Ethereum 2.0 - Leading to Centralization?

Andrew W. Andrew W.
26 Apr 2022
2 min read
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Ethereum 2.0 - Leading to Centralization?

Daily the path of Ethereum is heading towards its long-awaited 2.0 upgrade to Proof of Stake, and ending its reliance on the Proof of Work mechanism that Bitcoin and other blockchains use. Many see the change as necessary and inevitable, but it has implications to the core concepts of decentralization and security that are often overlooked.

There are two factors which make it obvious that large institutional players will have control over the network eventually, and not necessarily in the distant future. These are the transaction burn fees and validator staking rewards. Two mechanisms combined to create an inevitable concentration of the network in the deepest pockets, and a continuation of the current power structure.

Every use of ETH has a transaction fee that is burned, smaller holders that are often the users of ETH, "the people", will burn a little with every transaction, constantly nibbling away at their holdings.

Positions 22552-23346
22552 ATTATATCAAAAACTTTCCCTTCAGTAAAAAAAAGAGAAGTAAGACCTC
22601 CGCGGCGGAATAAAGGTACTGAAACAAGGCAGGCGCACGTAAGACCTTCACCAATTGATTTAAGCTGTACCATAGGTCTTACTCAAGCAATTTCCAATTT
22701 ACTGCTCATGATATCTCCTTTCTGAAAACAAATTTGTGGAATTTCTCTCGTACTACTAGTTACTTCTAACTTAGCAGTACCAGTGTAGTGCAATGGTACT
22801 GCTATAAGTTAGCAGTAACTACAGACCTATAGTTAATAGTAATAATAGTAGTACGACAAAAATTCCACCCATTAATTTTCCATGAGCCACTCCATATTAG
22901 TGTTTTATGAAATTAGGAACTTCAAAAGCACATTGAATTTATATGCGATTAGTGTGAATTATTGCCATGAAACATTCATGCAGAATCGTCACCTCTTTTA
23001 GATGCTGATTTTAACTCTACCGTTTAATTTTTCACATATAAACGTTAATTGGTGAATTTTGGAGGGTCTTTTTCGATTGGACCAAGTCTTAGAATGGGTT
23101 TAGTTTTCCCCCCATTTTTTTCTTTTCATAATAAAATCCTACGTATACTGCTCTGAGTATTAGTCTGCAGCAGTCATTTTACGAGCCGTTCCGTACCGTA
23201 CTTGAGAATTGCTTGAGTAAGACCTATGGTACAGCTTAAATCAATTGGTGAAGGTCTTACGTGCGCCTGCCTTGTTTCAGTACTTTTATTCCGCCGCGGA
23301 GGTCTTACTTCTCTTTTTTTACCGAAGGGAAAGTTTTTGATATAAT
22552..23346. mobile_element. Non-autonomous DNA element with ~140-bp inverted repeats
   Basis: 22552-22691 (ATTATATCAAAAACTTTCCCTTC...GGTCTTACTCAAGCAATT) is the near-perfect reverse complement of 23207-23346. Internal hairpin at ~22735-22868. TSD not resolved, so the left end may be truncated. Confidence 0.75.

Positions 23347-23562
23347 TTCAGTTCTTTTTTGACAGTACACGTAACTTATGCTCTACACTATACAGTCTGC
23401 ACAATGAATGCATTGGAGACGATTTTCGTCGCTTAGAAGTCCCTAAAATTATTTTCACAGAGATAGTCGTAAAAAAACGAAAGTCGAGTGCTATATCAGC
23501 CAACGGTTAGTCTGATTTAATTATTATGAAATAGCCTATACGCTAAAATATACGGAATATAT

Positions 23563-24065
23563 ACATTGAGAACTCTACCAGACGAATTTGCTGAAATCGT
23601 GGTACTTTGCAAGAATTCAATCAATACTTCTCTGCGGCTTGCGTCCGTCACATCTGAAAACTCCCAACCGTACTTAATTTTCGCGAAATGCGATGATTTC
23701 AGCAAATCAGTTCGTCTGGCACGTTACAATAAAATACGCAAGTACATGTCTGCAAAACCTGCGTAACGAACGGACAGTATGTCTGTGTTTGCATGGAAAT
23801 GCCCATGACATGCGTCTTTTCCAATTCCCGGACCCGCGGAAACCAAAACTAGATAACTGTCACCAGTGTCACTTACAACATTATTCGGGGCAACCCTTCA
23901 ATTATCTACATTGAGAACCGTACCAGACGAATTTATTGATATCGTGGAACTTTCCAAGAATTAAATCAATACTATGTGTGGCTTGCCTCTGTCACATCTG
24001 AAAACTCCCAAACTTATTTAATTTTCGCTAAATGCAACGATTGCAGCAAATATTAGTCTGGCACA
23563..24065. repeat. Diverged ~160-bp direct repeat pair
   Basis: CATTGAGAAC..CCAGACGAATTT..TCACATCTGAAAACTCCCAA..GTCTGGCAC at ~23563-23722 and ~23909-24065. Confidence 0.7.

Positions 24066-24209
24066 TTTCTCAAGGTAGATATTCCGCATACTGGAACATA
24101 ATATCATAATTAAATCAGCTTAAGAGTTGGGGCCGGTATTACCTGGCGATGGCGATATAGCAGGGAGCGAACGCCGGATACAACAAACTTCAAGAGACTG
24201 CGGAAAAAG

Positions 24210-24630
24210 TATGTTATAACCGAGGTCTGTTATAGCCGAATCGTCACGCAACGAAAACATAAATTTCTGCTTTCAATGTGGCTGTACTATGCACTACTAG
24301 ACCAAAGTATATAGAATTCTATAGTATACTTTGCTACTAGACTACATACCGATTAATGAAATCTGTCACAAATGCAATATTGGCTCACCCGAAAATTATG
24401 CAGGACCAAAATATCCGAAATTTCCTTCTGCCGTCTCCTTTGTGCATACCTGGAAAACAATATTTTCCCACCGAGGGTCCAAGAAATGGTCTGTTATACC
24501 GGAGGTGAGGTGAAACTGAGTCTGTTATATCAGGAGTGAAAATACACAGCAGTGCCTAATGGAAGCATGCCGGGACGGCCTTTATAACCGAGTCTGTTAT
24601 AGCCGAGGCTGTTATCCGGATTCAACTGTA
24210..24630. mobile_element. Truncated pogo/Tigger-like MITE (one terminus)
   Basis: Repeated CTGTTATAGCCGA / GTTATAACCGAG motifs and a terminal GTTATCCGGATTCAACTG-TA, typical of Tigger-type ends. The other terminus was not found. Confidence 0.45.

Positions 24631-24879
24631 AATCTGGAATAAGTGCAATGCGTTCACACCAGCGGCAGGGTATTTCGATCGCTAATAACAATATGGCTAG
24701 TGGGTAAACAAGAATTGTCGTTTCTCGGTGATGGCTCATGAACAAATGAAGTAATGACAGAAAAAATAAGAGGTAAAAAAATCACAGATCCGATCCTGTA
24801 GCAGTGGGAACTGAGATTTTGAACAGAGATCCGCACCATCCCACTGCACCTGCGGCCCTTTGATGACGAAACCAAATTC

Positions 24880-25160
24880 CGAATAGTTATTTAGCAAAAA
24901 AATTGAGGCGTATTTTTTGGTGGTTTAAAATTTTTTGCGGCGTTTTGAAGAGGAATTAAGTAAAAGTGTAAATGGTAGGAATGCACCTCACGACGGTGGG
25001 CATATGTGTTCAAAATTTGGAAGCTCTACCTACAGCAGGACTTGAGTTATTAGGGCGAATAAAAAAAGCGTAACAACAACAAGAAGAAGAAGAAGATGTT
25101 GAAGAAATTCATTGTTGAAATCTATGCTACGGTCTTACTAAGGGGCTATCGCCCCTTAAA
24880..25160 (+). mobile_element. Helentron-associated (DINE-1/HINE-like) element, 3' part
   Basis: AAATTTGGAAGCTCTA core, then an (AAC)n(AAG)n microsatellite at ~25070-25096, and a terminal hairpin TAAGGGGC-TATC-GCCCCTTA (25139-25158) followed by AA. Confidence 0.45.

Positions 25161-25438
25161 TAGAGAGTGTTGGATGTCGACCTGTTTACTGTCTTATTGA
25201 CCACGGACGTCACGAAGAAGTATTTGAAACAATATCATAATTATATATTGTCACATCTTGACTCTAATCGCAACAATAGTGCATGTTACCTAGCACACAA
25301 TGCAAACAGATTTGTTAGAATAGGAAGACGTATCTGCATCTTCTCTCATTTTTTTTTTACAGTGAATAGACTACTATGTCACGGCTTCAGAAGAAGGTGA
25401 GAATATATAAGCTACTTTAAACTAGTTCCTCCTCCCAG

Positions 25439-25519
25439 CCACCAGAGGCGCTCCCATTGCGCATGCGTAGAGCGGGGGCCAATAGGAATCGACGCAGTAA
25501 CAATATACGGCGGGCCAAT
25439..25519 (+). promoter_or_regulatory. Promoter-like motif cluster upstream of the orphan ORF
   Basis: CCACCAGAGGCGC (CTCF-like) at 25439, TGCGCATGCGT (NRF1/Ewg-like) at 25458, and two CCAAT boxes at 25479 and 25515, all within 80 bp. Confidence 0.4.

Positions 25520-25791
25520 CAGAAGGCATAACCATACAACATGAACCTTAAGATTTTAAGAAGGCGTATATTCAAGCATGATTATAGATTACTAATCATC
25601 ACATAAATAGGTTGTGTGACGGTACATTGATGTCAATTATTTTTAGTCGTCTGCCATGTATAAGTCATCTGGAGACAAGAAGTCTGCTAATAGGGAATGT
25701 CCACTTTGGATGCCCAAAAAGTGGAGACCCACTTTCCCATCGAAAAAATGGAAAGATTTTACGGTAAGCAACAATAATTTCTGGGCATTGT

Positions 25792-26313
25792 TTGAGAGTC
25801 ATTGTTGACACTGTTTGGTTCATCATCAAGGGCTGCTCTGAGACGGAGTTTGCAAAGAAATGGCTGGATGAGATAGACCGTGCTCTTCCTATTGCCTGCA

Large corporations and institutions that want to earn staking rewards buy immense quantities to hold and earn, amassing more and more continuously. These entities are not necessarily going to "use" ETH as much as the retail individual might, and will not burn the same percentage of their holdings in gas fees.

With ETH's limitless supply, however, this is a runaway train to centralization, over time the largest stakers will increase in size and the individual users will always be smaller and will need to add capital to maintain their positions. Smaller validators will increase their holdings, but in proportion to their size, they will not "catch up" to the largest institutions to keep a balance of power in the validator network. 

Other than the rich getting richer and the percentage of diversity among validators getting smaller, there is the spectre of corrupt self-interest.

Validators select which transactions to perform first, generally based on gas fees allocated to perform the transaction. This already favours the wealthiest to have access ahead of others that cannot commit the same amount of ETH to prioritize their transactions. 

Add to this political and/or discretionary decisions in an information age with social credit scores and agendas to censor opposing viewpoints, and the concentration of power in the hands of the world's wealthiest is a complete stranglehold on freedom.

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Andrew W.
Andrew W.
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